By Aluta News
July 15, 2022
Nigeria’s Super Falcons on Thursday in Casablanca qualified for the 2023 FIFA Women’s World Cup finals to be hosted by Australia and New Zealand.
A lone goal by Rasheedat Ajibade against Cameroon’s Indomitable Lionesses steered the Super Falcons to the semi-finals of the ongoing Women’s Africa Cup of Nations (WAFCON) in Morocco.
In this quarter-finals game, midfielder Ngozi Okobi-Okeoghene made a bold run at the Cameroonian defence supported by twists and turns with the ball landing at the feet of Ifeoma Onumonu.
Onumonu, heaved the ball into the penalty box for Ajibade to nod past Ange Bawu for the match’s only goal in the 57th minute.
The News Agency of Nigeria (NAN) reports that the nine-time champions dominated a physical game right from onset.
They could have led by at least two goals in a first period they created chance after chance only to be undone by near misses.
In the seventh minute, Onumonu headed Okobi-Okeoghene’s well-weighted free-kick over the sticks.
She had scored the first goal in the 2-0 defeat of Botswana in Group C which rejuvenated Nigeria’s campaign following opening game defeat by South Africa.
In the 24th minute, Onumonu and Ucheibe were involved as a melee ensued in the Lionesses’ vital area, but Bawu was up to the task.
The two teams abbreviated each other’s opportunities with very close marking in a turgid second half.
However, after Nigeria scored, Gabrielle Onguene lashed at the Nigeria goal but it went far away.
Ajibade’s headed goal, her third of the tournament, took Nigeria to eight goals in the championship with only two conceded.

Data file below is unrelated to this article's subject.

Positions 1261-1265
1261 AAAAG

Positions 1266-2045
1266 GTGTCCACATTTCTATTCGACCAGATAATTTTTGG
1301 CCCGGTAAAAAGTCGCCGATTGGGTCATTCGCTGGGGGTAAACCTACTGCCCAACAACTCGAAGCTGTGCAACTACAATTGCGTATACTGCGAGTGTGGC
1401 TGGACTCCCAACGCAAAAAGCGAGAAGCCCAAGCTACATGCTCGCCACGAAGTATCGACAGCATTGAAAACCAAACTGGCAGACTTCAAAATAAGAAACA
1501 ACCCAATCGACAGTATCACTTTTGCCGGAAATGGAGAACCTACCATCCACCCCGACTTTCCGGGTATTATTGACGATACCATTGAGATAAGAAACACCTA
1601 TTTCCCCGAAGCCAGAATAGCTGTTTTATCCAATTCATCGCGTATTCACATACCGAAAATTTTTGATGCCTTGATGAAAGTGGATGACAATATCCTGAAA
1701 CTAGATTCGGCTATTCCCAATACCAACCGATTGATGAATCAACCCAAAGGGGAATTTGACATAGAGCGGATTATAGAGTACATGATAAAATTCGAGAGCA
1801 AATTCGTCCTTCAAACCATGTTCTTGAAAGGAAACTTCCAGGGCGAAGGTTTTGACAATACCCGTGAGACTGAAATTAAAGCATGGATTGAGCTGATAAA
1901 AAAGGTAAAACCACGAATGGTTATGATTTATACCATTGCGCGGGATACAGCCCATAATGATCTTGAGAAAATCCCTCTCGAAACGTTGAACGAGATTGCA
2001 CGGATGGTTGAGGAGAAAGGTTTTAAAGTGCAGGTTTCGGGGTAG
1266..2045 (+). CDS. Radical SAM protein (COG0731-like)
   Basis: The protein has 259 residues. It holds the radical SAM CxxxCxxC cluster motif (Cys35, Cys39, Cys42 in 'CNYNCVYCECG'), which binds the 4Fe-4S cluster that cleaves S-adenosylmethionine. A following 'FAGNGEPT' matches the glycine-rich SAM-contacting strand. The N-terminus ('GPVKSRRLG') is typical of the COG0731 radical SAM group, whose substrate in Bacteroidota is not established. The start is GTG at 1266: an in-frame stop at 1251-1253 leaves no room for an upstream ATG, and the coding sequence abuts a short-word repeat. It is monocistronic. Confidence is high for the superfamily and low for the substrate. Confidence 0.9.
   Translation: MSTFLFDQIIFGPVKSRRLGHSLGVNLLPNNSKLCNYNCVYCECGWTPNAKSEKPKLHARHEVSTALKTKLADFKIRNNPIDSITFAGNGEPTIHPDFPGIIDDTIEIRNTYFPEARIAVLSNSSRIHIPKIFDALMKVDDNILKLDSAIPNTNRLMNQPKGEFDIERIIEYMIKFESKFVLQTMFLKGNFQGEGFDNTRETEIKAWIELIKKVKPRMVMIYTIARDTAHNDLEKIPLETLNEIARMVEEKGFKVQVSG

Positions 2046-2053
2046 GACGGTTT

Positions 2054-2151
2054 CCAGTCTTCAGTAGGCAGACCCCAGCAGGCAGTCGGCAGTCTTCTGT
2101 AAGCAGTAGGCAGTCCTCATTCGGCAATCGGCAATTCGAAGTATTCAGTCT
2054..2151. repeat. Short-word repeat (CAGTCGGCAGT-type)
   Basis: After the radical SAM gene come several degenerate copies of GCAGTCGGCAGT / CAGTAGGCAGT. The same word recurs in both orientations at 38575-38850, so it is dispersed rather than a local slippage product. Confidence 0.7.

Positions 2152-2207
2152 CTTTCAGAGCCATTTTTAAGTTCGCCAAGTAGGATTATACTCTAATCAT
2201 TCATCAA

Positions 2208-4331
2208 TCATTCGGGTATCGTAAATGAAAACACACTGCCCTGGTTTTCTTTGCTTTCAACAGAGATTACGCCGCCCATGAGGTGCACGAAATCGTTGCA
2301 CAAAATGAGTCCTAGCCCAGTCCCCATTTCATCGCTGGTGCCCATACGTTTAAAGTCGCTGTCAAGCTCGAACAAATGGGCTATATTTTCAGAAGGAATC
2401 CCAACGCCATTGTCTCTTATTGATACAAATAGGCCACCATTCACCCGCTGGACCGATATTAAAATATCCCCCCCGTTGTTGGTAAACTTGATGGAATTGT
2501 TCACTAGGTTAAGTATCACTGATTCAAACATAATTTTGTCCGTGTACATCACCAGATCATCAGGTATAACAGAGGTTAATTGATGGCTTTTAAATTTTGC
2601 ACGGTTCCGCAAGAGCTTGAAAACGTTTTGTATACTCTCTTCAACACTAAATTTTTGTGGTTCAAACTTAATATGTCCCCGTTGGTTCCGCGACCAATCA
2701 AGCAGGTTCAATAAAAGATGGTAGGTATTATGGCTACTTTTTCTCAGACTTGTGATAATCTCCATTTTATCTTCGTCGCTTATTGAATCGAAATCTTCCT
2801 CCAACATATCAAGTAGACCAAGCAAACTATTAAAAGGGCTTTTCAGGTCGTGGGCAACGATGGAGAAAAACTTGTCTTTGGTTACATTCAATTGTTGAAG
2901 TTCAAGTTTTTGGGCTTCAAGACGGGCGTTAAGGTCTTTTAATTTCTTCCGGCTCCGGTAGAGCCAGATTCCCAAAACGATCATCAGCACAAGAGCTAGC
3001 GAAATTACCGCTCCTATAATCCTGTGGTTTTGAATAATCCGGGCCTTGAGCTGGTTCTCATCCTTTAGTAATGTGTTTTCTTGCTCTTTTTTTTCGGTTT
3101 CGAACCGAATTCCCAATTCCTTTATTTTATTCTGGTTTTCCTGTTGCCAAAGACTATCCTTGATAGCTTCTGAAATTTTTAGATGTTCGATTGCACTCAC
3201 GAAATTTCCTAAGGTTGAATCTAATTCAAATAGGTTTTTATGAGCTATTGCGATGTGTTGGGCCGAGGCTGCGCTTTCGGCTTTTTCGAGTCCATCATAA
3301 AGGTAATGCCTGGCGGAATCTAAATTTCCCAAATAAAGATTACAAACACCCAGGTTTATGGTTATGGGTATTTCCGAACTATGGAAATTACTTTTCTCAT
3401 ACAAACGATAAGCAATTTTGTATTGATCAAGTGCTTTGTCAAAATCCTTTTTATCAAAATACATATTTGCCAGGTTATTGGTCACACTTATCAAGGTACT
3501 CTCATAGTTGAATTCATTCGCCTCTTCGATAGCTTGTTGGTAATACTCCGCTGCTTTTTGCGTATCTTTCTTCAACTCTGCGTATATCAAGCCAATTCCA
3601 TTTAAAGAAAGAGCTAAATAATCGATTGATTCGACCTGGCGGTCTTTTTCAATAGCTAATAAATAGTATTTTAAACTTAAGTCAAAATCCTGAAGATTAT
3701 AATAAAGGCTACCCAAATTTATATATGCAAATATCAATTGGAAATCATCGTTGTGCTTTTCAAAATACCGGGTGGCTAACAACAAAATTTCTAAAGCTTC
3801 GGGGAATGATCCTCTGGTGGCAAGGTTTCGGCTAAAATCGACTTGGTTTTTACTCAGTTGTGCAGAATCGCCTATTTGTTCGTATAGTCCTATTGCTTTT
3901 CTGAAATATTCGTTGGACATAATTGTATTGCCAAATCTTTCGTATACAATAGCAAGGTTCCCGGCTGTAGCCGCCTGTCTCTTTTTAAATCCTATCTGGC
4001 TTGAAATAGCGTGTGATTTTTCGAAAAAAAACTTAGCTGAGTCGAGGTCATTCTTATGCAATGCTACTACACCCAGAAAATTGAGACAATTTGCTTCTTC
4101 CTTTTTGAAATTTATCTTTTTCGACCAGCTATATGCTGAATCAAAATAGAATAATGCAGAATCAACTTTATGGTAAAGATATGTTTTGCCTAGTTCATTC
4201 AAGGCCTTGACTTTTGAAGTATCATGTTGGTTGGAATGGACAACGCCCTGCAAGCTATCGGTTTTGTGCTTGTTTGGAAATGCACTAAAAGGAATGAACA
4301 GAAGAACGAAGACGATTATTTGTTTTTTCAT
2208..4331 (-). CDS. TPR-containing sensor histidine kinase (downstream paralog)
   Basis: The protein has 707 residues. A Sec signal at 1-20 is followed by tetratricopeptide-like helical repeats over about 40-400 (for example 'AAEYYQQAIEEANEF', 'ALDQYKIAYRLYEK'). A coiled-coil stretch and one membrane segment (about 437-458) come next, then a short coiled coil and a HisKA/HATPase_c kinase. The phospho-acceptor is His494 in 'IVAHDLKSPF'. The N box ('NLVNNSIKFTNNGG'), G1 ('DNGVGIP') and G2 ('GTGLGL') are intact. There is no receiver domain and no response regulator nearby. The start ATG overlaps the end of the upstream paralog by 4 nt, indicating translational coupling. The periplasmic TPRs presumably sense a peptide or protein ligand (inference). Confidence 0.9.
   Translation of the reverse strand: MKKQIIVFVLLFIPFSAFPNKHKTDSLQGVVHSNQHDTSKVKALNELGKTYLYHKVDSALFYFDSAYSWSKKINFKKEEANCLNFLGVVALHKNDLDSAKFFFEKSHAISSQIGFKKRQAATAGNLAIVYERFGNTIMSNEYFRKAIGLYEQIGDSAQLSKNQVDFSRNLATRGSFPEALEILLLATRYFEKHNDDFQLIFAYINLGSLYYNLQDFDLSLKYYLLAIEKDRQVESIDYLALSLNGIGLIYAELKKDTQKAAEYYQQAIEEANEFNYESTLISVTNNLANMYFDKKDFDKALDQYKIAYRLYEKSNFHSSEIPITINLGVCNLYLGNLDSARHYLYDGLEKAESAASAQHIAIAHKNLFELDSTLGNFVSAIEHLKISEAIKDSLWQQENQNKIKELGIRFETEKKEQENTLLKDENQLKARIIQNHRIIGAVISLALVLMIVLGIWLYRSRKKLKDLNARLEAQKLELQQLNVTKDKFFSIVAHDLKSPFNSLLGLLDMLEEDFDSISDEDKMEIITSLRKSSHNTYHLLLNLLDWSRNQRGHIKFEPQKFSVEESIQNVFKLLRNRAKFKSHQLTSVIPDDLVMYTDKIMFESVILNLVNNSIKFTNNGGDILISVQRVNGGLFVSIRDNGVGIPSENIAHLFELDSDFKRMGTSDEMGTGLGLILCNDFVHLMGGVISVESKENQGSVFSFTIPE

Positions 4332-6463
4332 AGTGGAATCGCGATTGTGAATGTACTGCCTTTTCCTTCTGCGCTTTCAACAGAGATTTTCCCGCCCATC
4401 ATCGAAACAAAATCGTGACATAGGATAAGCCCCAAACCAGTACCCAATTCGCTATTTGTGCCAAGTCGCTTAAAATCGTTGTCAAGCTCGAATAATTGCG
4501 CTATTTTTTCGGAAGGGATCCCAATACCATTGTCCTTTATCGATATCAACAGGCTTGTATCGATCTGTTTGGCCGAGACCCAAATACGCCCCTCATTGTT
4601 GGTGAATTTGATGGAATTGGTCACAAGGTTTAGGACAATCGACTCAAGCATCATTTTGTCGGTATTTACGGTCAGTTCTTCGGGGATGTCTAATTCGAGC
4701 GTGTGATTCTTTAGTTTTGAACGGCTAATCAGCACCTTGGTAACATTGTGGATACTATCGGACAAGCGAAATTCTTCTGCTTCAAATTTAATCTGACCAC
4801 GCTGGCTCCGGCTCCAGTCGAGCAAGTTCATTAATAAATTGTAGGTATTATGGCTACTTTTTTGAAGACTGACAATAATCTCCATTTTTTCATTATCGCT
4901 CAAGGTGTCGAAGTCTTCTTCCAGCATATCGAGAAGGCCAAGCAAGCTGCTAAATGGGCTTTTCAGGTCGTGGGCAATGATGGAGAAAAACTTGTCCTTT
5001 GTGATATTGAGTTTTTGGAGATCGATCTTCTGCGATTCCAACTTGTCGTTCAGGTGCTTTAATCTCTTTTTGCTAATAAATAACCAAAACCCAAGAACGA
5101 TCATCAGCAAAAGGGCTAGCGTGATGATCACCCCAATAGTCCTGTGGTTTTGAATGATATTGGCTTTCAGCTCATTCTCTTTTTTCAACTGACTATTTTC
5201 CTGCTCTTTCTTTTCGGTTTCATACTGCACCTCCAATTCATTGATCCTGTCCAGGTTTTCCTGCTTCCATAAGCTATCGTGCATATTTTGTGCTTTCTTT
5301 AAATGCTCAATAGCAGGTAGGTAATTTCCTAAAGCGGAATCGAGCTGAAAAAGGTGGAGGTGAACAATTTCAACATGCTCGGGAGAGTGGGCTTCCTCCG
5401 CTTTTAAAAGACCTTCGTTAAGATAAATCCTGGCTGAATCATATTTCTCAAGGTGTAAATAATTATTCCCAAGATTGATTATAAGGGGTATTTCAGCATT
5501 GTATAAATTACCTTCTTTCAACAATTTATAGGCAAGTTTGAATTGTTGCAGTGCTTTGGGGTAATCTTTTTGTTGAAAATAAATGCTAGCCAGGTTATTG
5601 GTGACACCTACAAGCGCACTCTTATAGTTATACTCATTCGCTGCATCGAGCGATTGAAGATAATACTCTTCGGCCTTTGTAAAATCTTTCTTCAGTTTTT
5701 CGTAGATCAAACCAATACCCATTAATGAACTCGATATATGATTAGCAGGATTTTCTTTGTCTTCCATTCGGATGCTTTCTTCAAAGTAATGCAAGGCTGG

Both goals were against South Africa, and now their reward is a potentially-explosive semi final duel against hosts Morocco.
Ajibade who plays for Atletico Madrid of Spain was later named the Woman of the Match.
NAN reports that Nigeria’s Super Falcons have now become the 15th team to qualify for the ninth FIFA Women’s World Cup finals scheduled for July 20 to Aug. 20 in 2023.
The qualifiers include hosts Australia (with five venues) and New Zealand (four venues), as well as China, Korea Republic, Philippines, Vietnam, Japan and France.
The rest are Spain, Sweden, Denmark, U.S., Morocco and Zambia.
The 16th team will emerge from the fourth and final quarter-final match at the ongoing WAFCON in Morocco, between South Africa and Tunisia.
The fifth- and sixth-placed teams at the ongoing WAFCON in Morocco will have another shot at qualifying for the World Cup.
They will be joined by eight other teams for a Playoff Tournament early next year.
Nigeria is one of only six teams —- including U.S., Germany, Brazil and Japan —- to have played in every edition of the Women’s World Cup finals since its launch in China in 1991.